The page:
Kindness -As simple as this may appear, it is the food that helps a relationship to grow. Kindness acknowledges a unique awareness of the other person. It demonstrates gratitude and sensitivity in the relationship.

Security -While often difficult to foster and maintain in a relationship, security is closely related  to trust. When you are secure in the relationship, envy and jealousy are less likely to raise their ugly heads. Security dismisses the notion that a partner may hold something or someone else in higher regard or interest.

Understanding/Compassion -It’s important to achieve an understanding of the motivations and values of your partner.  True understanding and compassion recognizes that both the strengths, and weaknesses of another, equally comprise the total makeup of who they are.

Commitment -While some may see this is as a form of personal sacrifice, it is really quite the opposite.  To be dedicated to the wants, needs and aspirations of your partner is truly noble and selfless. With commitment, your focus is on striving, to the best of your ability, to encourage anything that will bring prosperity and happiness to the other; and to do so without self-interest.

Respect -It’s important to avoid anything that would hinder the growth of the partner and, subsequently, the success of the relationship.  This is achieved by showing respect for the partner and the relationship, at all times.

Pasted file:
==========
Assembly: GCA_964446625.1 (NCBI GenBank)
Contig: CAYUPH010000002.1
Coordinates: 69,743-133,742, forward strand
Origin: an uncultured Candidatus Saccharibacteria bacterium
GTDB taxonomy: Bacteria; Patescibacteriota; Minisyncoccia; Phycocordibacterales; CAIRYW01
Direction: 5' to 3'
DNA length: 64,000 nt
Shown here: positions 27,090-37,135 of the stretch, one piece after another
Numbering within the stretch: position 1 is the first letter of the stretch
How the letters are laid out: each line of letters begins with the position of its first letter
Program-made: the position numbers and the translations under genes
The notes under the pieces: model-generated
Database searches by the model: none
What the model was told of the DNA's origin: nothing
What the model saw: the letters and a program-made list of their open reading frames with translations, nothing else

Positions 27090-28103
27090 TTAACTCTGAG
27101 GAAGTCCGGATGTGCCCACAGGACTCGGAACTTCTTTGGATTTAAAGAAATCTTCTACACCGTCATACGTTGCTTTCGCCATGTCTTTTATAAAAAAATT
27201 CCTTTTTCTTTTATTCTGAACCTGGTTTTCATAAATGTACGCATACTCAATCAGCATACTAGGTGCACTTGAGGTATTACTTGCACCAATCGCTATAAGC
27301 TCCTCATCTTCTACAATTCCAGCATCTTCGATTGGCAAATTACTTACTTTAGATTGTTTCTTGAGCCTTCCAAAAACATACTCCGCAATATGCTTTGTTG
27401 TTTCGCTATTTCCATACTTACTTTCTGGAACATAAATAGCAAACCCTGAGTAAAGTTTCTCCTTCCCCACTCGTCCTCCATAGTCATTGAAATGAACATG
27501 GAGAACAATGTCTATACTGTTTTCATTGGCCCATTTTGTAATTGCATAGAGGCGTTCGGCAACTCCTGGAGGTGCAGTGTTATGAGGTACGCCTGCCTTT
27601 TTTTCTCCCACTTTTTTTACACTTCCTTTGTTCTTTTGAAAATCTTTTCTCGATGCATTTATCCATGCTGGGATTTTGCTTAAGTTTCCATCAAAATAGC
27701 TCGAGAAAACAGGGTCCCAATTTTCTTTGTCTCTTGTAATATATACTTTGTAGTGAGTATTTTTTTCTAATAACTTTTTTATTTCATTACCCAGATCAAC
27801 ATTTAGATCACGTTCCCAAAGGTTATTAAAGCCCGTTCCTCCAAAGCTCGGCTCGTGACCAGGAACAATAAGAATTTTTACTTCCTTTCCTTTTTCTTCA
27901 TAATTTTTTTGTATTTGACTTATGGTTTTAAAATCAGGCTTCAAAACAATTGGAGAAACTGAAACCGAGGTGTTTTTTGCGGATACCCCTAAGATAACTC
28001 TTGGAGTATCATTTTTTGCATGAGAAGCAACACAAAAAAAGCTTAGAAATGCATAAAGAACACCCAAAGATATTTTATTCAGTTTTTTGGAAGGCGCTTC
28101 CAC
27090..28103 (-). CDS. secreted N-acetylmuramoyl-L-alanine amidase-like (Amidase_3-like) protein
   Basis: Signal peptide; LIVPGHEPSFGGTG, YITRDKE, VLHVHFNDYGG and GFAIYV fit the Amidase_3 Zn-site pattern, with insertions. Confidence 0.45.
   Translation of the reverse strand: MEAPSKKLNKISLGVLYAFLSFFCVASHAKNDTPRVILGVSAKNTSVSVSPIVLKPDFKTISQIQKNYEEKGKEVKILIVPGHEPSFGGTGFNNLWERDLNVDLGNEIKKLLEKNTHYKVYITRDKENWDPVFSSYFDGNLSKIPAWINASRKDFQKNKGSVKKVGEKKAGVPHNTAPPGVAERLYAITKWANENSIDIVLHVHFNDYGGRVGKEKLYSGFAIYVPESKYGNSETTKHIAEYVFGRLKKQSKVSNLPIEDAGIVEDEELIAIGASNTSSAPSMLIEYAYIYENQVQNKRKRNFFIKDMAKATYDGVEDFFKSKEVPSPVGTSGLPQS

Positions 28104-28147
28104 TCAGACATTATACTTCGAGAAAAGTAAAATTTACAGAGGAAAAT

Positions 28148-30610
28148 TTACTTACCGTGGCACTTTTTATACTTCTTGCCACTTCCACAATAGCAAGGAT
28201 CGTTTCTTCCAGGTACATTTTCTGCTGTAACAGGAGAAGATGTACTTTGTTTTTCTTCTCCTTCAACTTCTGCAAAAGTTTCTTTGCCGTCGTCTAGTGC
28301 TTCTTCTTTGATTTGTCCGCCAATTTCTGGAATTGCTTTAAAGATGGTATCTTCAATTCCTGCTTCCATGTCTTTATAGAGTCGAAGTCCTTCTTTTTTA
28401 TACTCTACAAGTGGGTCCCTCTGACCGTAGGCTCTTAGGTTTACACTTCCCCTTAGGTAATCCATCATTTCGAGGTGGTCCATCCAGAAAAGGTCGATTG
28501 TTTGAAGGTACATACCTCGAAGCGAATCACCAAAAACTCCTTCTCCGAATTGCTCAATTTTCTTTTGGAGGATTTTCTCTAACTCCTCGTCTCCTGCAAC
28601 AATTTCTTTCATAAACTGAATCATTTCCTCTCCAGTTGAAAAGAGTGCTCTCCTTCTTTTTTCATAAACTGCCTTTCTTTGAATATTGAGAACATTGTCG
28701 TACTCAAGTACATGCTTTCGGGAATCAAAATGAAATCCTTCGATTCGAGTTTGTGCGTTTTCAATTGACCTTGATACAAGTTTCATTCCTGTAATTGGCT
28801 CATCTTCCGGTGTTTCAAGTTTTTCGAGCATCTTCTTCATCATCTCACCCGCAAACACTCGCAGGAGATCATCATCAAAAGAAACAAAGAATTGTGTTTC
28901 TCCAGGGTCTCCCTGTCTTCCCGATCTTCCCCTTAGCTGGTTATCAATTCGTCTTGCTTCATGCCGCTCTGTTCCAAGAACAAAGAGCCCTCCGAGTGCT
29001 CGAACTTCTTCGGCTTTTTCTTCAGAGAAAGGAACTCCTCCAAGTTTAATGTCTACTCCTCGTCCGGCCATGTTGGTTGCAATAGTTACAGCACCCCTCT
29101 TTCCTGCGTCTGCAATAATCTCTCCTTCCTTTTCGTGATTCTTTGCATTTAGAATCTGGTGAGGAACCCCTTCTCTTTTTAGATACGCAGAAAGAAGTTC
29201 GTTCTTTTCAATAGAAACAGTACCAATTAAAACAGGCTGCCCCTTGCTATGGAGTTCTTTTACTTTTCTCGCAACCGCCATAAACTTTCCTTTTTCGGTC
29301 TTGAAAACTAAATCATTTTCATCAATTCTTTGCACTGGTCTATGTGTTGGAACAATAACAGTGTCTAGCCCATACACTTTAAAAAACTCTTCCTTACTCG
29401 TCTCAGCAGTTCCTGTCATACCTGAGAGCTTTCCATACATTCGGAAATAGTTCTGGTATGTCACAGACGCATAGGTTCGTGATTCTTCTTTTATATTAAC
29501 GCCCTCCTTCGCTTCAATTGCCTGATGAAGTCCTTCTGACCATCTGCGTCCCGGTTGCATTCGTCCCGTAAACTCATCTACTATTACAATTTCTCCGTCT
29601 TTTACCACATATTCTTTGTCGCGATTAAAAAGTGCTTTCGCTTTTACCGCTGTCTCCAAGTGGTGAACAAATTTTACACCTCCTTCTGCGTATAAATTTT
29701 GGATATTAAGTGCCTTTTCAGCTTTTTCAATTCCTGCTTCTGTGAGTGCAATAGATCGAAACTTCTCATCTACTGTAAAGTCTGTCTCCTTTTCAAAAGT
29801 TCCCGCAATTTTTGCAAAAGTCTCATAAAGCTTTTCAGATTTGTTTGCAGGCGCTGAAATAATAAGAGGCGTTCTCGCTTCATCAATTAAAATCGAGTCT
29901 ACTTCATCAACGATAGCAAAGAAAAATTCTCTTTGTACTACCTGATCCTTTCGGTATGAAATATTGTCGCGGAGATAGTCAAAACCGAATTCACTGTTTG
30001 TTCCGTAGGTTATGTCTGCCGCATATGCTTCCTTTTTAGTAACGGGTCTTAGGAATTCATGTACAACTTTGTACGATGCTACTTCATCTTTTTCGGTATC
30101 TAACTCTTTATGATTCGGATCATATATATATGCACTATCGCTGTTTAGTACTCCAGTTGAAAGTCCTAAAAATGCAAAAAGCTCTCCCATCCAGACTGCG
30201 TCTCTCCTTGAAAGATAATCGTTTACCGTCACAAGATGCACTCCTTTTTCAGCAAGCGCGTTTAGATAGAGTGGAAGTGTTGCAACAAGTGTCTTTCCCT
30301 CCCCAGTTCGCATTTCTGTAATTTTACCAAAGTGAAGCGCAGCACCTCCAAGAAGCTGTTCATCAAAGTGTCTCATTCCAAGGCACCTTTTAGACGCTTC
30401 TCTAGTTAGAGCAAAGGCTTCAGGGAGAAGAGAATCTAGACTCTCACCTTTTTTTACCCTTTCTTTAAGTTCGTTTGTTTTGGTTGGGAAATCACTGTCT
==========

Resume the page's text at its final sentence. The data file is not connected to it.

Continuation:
Desire–This would be considered the delicate thread that weaves through all those elements listed above.  Without the passionate desire to meld with another, the concept of love would certainly be an exercise in futility.

As the title states, these are the ten words that describe love to me. You may have a different list, but it was a good exercise for me. Sometimes it helps just to think through what we really mean, when we use a word like ‘love’.

Source:  Top Dating Sites

Chat-Roulette: 10 Things You Need to Know

Be an educated parent. Know who your teens are chatting with.

As the Internet and social networking expands there are always new concerns.  Last year Chat-Roulette made the headlines across the nation, including Florida.

With summer almost here, many teens will have more time online and more time for hanging out.  Know who they are chatting with and always be in the know when they are actually meeting someone in person.

More than 30% of new couples meet online.  Online dating has become the second most popular way to meet people behind friends.  That’s almost 1 out of every 3 couples met online.  This has increased dramatically in the last few years.  Dating websites are everywhere.  Homosexual couples are twice as likely to meet online at a whopping 61 %.  Chat roulette is the latest craze in meeting people online. 

Check out 10 things you didn’t know about chat roulette.

  1. What is Chat Roulette? Chat roulette is an online site where you meet and chat with people through web cams.  If you don’t like who you are matched up with you can click on next and like roulette the people spin and you randomly get another person to chat with.
  2. Where did Chat Roulette originate? As funny as it sounds it was invented in Russia just like Russian roulette.
  3. Can anyone use a Chat Roulette site? No, many of the sites are limited to adults only because sometimes people show more than just their faces on the video chats.  There can be nudity or crude behavior.